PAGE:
Clinton Cash: Confidant revealed as buyer of $20M Rockefeller home

A stunning New York real estate deal has offered a glimpse into just how much money one of Bill Clinton’s closest confidants has raked in over the years, after it was reported that Doug Band snatched up the Manhattan townhouse of the late business magnate David Rockefeller – for a cool $20 million.

Band, a longtime Clinton adviser, bought the mansion on the Upper East Side through a limited liability company, two people familiar with the transaction told The Wall Street Journal.

The 9,777 square-foot townhouse, located on a quiet block between Lexington and Third Avenues, is spread out over four levels and features eight bedrooms and a library, in addition to six staff rooms.

The house was built in 1924 and originally listed for $32.5 million last June. It also features a landscaped garden with "silver birch trees, mature rhododendrons and trimmed moss," according to a profile of the home by The New York Times last year.

Rockefeller and his wife Peggy bought the home in 1948, and lived in the space for almost seven decades. The home was put on the market last year after Rockefeller, grandson of industrial magnet John D. Rockefeller and onetime CEO of Chase Manhattan Bank, died at the age of 101.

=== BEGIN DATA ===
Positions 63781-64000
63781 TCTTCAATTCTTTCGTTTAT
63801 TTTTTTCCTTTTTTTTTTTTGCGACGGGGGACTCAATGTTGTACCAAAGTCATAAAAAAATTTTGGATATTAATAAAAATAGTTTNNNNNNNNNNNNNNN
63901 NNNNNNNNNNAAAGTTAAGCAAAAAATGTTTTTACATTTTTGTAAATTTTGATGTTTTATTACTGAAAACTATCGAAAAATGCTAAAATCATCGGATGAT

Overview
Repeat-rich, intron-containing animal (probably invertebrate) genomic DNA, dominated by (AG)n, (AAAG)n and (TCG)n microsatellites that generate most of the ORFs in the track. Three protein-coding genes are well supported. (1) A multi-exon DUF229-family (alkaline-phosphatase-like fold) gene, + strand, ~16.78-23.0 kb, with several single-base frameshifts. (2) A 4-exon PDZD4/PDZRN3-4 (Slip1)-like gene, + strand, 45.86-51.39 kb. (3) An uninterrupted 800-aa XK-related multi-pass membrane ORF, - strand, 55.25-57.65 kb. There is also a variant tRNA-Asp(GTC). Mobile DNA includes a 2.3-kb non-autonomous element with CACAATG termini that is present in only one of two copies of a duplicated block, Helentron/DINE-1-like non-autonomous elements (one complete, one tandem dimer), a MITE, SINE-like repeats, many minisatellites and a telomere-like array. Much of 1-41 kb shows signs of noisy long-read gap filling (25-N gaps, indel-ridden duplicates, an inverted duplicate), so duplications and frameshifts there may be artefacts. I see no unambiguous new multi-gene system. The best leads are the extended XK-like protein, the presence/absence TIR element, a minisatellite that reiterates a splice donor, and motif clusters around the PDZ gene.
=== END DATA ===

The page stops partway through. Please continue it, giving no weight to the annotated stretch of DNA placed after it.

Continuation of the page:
Band, 45, has been in the Clinton family orbit for decades. He is among a cadre of Clinton associates at the center of reports suggesting they used those family connections to drum up business -- though Band has suggested such claims are "ridiculous."

He is currently the president and co-founder of Teneo Holdings, which purports to offer intelligence about political risk to corporate CEOs, billionaire families and leaders of foreign governments.

President Bill Clinton, left, walks with aide Doug Band.

President Bill Clinton, left, walks with aide Doug Band. (

The high-powered firm has previously drawn criticism for helping rich investors leverage inside political information, according to an investigation by Fox News. The company also was at the center of questions over how Hillary Clinton adviser Huma Abedin was able to get paid by the firm while also working at the State Department.

Long before Teneo, Band began his career at the White House in 1995 and served as President Clinton's chief adviser from 2002 until 2012 -- a time when he was the "key architect of Clinton’s post-Presidency," according to Teneo's website.

"Mr. Band has advised several heads of state, governors and mayors transitioning out of public office into private life," Teneo's website says. "He was part of the negotiation team that handled all aspects of Hillary Clinton’s becoming Secretary of State."


Band also helped build the Clinton Global Initiative, which was known for its annual glitzy gathering of high-powered leaders and celebrities. The CGI last year however, laid off 22 employees and shuttered its main office in New York.

Teneo did not immediately respond to a request for comment on Band's reported purchase of the home.

Fox News' Cody Derespina contributed to this report.